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‘‘It’s all on account of Erastus.” oth. Gussie Crawford visited at school on the 3 Grace Guenther is among those who have quit school. Most of the students spent the vacation at their homes. “Do your best and leave the rest and don’t worry.” Exams. April Fool caused some of the students of the hail to left in darkness. be Rev. Gould, Miss Mendenhall and Jesse Edwards have led chapel at recent dates. / The Misses Lucy Gause and Bertha Nicholson spent a part of the vacation in Portland. The Y. W. C. A. girls were very successful with their candy sale, clearing over twenty dollars. The college girls had a very enjoyable “hen” party on the 2nd, and wafers were served frappe.

Governor Chamberlin no doubt felt honored to receive a visit from about four young men from P. C. on the 12th. He was glad to talk with them when he found out that one of them was from the democratic state, Missouri. When some unusual show is going on in town, strange things are likely to appear. For instance, when the De Moss family gave their entertainment a few nights ago, it was amazingly interesting to watch the crowd come in.

14

Pres. McGrew was at McMinnville Thursday evening the 26th when he gave an address before the county Sun day School convention. The fine weather for a few days brought out a few boy’s summer hats but the following showers caused them to dissappear till Easter. Ralph Rees and Ella Mills were among the Springbrook delegation that attended the recent Christian Endeav or convention at Forest Grove.

Reception. One of the most enjoyable social affairs of the year was the reception given at the college by President and Mrs. McGrew, to the students and their parents, the alum ni, faculty, board of managers and friends of Pacific Col lege, on the evening of March 14. The guests were received in the new society hall after which conversation and games were indulged in in the li brary and other rooms. The popular games were ping pong and bean bags. After the games frappe, chocolate and wafers were daintily served by the college girls. The evening closed with a very interesting programme in the chapel, the main features of which were speeches, a club drill, an electric exhibition and a “show” of wax figures conducted by “Prof.” Blair. The rooms were beautifully decorated and the evening was, in every respect, most en joyably spent.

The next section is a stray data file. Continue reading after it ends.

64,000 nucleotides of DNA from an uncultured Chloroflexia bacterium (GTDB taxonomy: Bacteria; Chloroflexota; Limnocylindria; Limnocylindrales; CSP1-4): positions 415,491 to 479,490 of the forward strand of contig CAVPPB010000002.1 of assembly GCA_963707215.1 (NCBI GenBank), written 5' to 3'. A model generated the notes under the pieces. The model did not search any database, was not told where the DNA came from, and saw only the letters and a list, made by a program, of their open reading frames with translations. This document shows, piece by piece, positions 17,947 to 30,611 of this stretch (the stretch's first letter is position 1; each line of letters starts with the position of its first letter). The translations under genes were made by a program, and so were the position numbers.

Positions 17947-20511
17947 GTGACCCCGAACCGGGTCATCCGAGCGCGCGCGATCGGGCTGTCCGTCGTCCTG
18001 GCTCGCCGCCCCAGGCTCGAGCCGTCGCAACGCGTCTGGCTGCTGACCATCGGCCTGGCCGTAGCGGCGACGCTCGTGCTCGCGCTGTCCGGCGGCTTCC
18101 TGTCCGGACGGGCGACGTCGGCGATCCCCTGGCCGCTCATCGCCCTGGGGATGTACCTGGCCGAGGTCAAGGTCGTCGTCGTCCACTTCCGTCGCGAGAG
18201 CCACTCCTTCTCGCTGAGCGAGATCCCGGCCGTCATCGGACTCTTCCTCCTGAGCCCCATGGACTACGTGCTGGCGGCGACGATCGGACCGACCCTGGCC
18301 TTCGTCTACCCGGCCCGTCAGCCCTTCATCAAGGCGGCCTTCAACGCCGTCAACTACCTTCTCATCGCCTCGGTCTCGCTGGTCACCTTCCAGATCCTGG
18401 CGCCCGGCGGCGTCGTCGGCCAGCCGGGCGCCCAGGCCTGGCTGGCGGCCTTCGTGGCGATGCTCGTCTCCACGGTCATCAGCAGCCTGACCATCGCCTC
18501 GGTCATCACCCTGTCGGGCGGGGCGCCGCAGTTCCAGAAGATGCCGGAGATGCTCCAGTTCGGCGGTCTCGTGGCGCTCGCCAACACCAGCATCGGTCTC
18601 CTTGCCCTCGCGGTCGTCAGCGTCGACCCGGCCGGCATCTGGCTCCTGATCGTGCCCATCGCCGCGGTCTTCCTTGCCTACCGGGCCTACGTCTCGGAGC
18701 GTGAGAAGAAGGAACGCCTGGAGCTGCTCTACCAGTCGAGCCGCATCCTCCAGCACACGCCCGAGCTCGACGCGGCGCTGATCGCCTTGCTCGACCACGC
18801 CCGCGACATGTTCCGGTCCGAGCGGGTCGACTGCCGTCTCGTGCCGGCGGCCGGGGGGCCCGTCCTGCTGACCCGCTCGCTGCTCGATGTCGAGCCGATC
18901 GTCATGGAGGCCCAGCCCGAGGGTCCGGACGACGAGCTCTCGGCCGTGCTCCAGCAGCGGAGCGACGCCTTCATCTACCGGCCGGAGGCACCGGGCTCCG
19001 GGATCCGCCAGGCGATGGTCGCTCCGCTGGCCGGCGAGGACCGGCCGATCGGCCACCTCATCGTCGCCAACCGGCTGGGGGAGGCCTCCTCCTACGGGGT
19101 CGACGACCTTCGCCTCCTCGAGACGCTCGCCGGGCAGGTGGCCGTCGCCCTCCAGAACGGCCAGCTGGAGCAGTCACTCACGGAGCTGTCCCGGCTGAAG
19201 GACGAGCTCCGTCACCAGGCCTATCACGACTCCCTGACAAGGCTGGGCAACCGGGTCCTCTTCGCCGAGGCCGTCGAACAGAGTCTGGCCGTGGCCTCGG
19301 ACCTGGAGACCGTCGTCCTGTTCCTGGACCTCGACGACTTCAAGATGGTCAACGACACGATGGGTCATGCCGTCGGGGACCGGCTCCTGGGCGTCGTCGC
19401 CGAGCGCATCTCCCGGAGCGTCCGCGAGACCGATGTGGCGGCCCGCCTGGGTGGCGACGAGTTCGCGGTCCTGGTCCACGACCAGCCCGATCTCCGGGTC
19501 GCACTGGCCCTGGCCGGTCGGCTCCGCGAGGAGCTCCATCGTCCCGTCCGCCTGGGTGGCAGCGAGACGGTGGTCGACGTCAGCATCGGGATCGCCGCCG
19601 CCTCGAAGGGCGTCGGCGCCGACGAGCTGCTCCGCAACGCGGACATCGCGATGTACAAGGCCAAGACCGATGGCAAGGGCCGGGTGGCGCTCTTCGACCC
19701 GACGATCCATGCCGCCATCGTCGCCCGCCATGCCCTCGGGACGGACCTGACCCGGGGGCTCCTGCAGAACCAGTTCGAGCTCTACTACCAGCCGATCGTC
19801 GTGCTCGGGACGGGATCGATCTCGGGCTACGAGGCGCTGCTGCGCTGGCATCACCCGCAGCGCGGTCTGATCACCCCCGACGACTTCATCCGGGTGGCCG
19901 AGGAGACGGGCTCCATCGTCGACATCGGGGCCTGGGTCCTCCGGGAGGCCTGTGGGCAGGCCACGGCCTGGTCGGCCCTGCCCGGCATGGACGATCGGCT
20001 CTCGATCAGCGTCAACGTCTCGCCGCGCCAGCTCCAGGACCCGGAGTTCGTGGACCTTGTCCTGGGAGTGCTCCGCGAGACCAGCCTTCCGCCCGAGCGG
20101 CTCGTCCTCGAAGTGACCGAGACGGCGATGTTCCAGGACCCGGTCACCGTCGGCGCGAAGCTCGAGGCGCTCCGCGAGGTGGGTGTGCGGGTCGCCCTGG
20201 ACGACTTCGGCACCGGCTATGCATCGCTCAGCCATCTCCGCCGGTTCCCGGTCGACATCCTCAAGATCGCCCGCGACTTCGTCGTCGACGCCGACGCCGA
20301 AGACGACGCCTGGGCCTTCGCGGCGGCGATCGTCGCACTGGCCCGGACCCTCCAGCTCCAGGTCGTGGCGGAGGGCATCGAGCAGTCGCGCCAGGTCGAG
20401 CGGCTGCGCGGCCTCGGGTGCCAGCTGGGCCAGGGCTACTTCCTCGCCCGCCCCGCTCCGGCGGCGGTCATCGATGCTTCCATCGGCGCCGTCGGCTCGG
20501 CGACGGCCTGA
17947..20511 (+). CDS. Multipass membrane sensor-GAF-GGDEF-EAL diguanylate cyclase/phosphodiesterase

There is some discussion among the boys who were on their way to Eugene as to whether the pea-nut roaster with the trapeze or the Salvation Army was the most attractive.

Recital.

Asa Morse, who has been out of school for some weeks on account of ill health has decided to give up school work for a time, and is intending to return to his home in a short time.

The recital given by the musical department, under the direction of Mrs. Albertson, on the evening of March 31, was largely attended and was a very successful affair. At the close of the musical program, Prof. Albertson gave an

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THE CRESCENT. interesting exhibition of wireless telegraphy. gram was as follows:

H

The pro

1

DFL CLARA M DAVIDSON, PRYSICIAN & SURDEON.

?th?On,

Late of the Marquam Grand Barber Shop, Portland.

2’l ?llork Y/rs-ekss. 2nd door west Moore’s drug store.

Newberg, Oregon.

Di?

OI?G-E E?KIN, Dsr’rIs’I’.

Chehalem Valley Bank Building.

Phone Main 41.

Newberg, Oregon.

NEW BARBERS. Mr. E. Hofer a former college student has set up a barber shop in the old McKern stand. He comes from Portland highly recommended and especially solicits the patronage of college students. He has associated with him Mr. R. Bell another barber from Portland, who is well known here.

€cnin thy. tihe ?ewber &eeTm 0

Office in [ank of Nosvlwrg Building. Rex idenee one hlok fort Ii and 3 hlok st of Bank. Home Phone.

j

Newberg, Oregon.

Both Phones.

Phone 51.

Gates Index, Neligh, Ne.br., contains a vivid descrip tion of “Our Next Door Neighbors.” Several of our Exchanges have a table of contents on the cover. Every exchange editor will certainly say ‘‘Amen’’ to this plan. ‘‘Mr. Latourette’s toast last Friday at Eugene was the best one given. ‘‘—McMin a yule Review.—’ ‘Dinah blow your horn.” The High School .7Egis contains several interesting stories.

015cc opposite Post 0111cc.

DR. HARRY A. LITTLEFIELD, Physician & Surgeon. Chehalem Valley Bank Bldg.

ó’XCJ? anye,

M. 0. PCKETT,ATT0NEY-AT-LAW.

Newberg, Oregon.

Both Phones.